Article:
• 77. SkyscrapAR Code-city metaphor Using a temporal cumulative strategy to analyze code evolution In augmented reality90
  • 78. SkyscrapAR Building Metaphor (2) (3) (1) (1) Green area – class max LOC in history (2) Building base – class LOC at current version (3) Building height – class code churn in history91
  • 79. SkyscrapAR Code-city Metaphor92
  • 80. 93 93
  • 81. 94 94
  • 82. 95 95
  • 83. 96 96
  • 84. 97 97
  • 85. SkyscrapAR - Other info98
  • 86. SkyscrapAR - Cumulative Temporal Snapshot Accumulated Code Churn Animated transitions ΔLOC Vn Vn-199
  • 87. SkyscrapAR - Augmented Reality (a) (b) (c) (a) the camera captures a scene containing a marker; (b) the image is transformed to black and white, the marker is detected and its local coordinate system is computed; (c) the 3D model is aligned with the coordinate axes.100 100
  • 88. Demo SkyscrapAR101
  • 89. Outline Introduction Information and Software Visualization Software Evolution Visualization (SEV) A Critical View of the Area SEV@UFBA Conclusion102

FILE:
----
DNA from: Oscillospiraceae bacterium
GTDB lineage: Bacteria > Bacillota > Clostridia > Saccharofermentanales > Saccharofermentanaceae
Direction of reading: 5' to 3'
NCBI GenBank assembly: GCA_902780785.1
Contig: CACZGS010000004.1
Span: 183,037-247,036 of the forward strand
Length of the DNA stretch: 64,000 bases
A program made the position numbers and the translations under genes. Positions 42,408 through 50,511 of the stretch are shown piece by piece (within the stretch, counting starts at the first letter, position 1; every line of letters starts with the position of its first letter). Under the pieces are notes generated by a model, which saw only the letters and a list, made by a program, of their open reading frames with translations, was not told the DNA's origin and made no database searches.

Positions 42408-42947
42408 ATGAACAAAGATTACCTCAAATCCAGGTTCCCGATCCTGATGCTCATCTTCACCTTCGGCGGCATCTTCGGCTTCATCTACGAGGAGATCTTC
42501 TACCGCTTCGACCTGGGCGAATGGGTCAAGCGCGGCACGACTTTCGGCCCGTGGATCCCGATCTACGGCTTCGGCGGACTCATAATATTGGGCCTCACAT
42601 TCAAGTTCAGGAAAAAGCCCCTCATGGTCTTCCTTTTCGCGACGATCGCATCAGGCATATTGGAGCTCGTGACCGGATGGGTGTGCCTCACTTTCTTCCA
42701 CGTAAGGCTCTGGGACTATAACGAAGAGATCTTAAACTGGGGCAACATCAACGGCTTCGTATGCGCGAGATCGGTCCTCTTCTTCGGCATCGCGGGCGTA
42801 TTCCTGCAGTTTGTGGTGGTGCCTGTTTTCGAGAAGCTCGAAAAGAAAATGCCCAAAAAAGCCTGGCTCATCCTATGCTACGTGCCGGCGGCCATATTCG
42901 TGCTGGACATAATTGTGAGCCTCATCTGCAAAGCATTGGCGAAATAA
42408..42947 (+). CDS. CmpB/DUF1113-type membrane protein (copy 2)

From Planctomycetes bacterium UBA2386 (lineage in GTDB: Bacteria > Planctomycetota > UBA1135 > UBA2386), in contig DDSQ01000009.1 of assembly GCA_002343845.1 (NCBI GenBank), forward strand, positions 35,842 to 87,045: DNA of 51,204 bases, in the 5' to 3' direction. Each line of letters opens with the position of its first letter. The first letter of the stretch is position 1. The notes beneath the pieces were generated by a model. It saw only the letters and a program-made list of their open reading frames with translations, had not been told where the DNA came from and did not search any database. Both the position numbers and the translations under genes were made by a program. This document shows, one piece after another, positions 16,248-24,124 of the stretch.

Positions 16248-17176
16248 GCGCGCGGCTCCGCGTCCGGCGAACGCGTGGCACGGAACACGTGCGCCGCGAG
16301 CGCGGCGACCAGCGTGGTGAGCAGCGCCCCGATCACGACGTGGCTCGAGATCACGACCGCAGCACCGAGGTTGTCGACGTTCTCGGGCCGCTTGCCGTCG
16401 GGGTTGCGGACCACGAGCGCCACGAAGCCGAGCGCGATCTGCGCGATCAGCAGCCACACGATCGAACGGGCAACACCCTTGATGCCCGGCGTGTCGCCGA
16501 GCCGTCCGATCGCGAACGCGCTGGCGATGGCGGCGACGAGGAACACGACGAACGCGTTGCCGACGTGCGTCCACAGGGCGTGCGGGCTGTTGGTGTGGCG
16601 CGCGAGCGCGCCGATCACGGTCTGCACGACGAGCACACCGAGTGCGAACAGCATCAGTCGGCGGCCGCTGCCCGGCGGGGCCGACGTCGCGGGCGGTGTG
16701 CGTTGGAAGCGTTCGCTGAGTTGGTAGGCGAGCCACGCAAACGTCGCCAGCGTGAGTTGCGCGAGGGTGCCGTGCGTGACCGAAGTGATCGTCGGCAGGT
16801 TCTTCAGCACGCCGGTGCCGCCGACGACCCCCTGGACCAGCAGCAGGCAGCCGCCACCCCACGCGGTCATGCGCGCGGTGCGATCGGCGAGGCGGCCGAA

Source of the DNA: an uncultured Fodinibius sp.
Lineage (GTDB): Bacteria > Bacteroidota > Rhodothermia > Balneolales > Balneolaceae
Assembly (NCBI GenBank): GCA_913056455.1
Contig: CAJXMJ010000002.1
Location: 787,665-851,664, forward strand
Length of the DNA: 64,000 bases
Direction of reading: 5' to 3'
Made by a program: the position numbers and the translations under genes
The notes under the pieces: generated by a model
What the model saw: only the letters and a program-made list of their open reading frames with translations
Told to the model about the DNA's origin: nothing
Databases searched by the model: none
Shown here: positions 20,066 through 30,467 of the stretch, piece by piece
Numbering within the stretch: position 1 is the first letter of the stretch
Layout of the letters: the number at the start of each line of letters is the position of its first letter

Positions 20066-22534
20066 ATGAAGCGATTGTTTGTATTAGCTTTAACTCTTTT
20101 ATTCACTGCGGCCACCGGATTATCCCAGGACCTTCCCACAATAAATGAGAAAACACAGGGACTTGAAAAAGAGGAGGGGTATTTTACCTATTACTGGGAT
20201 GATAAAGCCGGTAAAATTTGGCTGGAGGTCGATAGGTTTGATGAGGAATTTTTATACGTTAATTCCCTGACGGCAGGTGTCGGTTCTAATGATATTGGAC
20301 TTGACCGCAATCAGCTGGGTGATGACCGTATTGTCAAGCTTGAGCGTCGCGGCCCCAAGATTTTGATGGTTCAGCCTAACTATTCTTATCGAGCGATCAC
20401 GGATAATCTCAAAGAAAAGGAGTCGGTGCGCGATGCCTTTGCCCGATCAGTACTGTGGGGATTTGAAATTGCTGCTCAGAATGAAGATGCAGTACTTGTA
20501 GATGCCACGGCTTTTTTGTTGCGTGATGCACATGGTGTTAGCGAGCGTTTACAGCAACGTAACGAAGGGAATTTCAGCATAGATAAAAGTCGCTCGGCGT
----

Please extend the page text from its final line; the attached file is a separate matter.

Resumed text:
• 90. Summing up As software evolution comprehension is complex, there is a need for multi-metrics, multi-perspectives, multi-data SEV environments to address the many existing engineering needs associated with software evolution.103
  • 91. Summarizing the mapping results The actual adoption of SEV in industrial environmentsis very low There is very little evaluation of the proposed approaches Very few with multi-strategies104
  • 92. Looking ahead We need to build good SEV Models to  guide researchers in proposing new SEV approaches  both from the SE and the InfoVis perspectives  guide developers in building SEV tools  guide system analysts in using such tools  guide experimentalists in evaluating such tools105
  • 93. SoftVis group – http://softvis.dcc.ufba.br106
  • 94. Software Design and Evolution Grouphttp://aside.dcc.ufba.br107
  • 95. Software Evolution Visualization Status, Challenges, and Possible Research Directions Prof. Manoel Mendonça http://fpc.dcc.ufba.br http://les.dcc.ufba.br108 +55 (71) 3283-6311 manoel.mendonca@ufba.br